BRAZIL is synonymous with the word music.
It’s the driving force behind Brazilian culture and, in playing it, the country’s people show their indomitable spirit.
From the streets of Rio to the country’s favelas (shanty towns), the people live and breathe music. And even in death, music plays an important role.
The incredible power of Brazilian music was recently experienced by Pete Moser and Kathryn MacDonald, from More Music when they were invited to work on a project in a favela called Cabelo Seco in the municipality of Maraba.
During their time in Brazil, Kathryn and Pete worked with young musicians, led music workshops in schools, played with amazing solo musicians, performed in a carnival, led impromptu street band processions through the favelas and experienced the horror of an assassination.
Pete says both he and Kathryn were surprised to find that there were many similarities between Cabelo Seco and Morecambe.
Both towns have their social problems and both have a waterfront promenade and extraordinary sunsets.
“We went to work with a group of young musicians to help them develop leadership skills and to assist them to take projects out into the wider community,” explains Pete.
“The participants were teenagers who face problems of violence on a daily basis. We tried to help them to become more resilient and to work with other young people.
“We worked with the indigenous community which is under threat from incoming wealth.”
Developers see Cabelo Seco as an ideal playground for the rich and many of the poor townspeople, who live by the Rio Tocanchins (a tributary of the Amazon) and rely on it for their income, stand to lose their homes. Huge dams are also being built which threaten the indigenous way of life.
“They live by the river, swim in the river, work on the river,” says Pete. “It’s an extension of the community. It is being dammed up to stop it being tidal – imagine if they did that to Morecambe Bay!
“The river drops by 15 metres in winter and the authorities want it to be navigable for bigger ships. It relates to the exploitation of the Amazon and the deforestation of huge areas. They also want to make way for intensive cattle farming.”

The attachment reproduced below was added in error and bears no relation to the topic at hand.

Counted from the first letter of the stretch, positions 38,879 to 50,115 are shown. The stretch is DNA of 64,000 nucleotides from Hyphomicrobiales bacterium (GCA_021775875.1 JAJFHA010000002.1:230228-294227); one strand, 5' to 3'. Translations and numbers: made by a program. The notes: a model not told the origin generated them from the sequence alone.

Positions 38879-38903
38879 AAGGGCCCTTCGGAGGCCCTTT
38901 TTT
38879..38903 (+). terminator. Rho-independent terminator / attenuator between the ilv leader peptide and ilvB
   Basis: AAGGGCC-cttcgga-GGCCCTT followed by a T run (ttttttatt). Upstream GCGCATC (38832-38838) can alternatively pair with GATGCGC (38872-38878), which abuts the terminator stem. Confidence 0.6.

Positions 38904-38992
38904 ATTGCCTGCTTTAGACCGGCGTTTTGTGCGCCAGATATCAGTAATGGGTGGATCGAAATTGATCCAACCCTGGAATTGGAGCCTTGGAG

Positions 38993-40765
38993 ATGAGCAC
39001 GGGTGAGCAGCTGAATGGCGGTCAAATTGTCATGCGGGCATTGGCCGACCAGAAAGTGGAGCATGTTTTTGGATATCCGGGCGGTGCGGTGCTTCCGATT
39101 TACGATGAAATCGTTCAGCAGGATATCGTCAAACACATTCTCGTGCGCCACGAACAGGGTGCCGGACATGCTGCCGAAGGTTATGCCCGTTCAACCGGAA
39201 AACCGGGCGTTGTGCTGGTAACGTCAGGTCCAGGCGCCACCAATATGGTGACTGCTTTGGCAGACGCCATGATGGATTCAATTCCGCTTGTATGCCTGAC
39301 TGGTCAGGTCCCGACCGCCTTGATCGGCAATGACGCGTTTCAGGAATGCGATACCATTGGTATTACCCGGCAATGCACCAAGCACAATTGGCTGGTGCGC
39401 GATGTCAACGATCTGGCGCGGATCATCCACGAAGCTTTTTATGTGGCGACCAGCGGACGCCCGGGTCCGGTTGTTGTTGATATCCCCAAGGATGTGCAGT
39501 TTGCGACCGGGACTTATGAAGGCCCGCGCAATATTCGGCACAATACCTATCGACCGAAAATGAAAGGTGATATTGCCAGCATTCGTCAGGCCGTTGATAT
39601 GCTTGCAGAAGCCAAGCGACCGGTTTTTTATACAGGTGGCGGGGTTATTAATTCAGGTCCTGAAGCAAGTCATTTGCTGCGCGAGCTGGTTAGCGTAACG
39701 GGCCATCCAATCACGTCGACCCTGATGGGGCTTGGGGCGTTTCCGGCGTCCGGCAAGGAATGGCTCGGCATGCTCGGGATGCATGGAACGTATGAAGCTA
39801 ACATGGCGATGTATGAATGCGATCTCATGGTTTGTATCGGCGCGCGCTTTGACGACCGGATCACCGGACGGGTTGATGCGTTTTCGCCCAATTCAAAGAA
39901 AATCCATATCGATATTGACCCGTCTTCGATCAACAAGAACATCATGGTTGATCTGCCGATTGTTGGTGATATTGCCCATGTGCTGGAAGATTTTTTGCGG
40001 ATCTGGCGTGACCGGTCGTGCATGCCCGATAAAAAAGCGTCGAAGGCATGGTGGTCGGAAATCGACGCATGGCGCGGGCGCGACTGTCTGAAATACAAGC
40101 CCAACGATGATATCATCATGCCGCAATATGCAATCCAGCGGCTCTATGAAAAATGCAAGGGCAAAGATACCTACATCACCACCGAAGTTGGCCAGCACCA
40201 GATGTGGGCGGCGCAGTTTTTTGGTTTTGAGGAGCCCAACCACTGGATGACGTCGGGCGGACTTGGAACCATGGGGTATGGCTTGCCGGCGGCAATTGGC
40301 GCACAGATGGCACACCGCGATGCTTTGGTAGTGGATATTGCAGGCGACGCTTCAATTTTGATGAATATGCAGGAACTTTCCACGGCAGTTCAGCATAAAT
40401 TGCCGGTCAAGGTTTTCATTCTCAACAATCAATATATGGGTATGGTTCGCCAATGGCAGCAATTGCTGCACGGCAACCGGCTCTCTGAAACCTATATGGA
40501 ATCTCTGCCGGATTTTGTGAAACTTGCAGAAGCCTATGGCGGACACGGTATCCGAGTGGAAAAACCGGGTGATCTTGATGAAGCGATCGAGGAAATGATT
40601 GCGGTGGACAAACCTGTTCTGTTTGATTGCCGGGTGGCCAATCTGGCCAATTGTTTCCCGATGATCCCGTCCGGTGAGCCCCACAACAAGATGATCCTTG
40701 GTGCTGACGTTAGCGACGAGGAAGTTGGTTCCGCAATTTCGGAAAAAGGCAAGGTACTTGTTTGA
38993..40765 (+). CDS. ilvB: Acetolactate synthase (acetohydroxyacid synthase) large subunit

Pete and Kathryn’s Brazilian counterparts were Dan Baron and Manoela Souza, artists who live and work in the favelas.
Manoela and Dan have been working with the young people for the last three years and the project has won an award from UNICEF. It’s all about the young people working within the community and developing their skills to keep the community alive,” says Pete.
Despite the hardships they face, Pete says the people that they met in Brazil were incredibly happy: “They are so much more relaxed and less uptight than we are in England.
“We worked intensively with the young people who were aged between 12 and 16 years.
“This group – The Latinhas de Quintal – had been together for four years and had written a set of songs about the Amazon. Most of them were traditional songs in Portuguese. We showed the older ones how to lead workshops and went into schools. It gave the young leaders increased status and they gained new respect.
“Many of them were young women and the project helped to give them a new sense of themselves in the world.”
Pete and Kathryn also spent two days working with school teachers: “One of the teachers said it made her remember why she had gone into teaching in the first place,” says Pete. “We showed them how to protect their voices, and one deputy head said that in 25 years she had never discussed the importance of the voice and how to protect it.
“Vocal health is a big issue. It’s arguably a teacher’s most important asset.”
Kathryn and Pete were amazed at how intensely musical all of the Brazilian people were: “The people are full of music,” smiles Pete. “Singing, dancing and playing are part of the culture.
“In one workshop I had 45 kids together and they were all playing together and listening to each other in a very short time. British people do not have the same sense of communal rhythm.
“The teachers are deeply reflective and take time to think about each session.”
The couple also took part in a street carnival: “It was a carnival but not a spectacular one like you’d have in Rio – more like a four-day street party,” says Pete. “It was lovely. The people were incredibly welcoming.”
However, the dark side of Brazilian life was not far away in the favelas: “There was an assassination when we were there. A relative of one of the young people was killed. It was terrible for everyone involved and we had to change the plans.
“It was a dangerous place but we never felt under threat in Cabelo Seco.” Pete and Kathryn, who have also worked on projects linking Morecambe with China and Hong Kong, hope to bring some of the young Brazilian music leaders to Morecambe in the near future.
“We would also like to take some young people from Morecambe over to Brazil to work there,” adds Pete.
“More Music has an international remit and we believe in international solidarity. It was incredibly humbling for us to see how people live in adversity and then to reflect on what we do here in Morecambe. It reinforced how powerful culture is in giving people and communities confidence and strength.”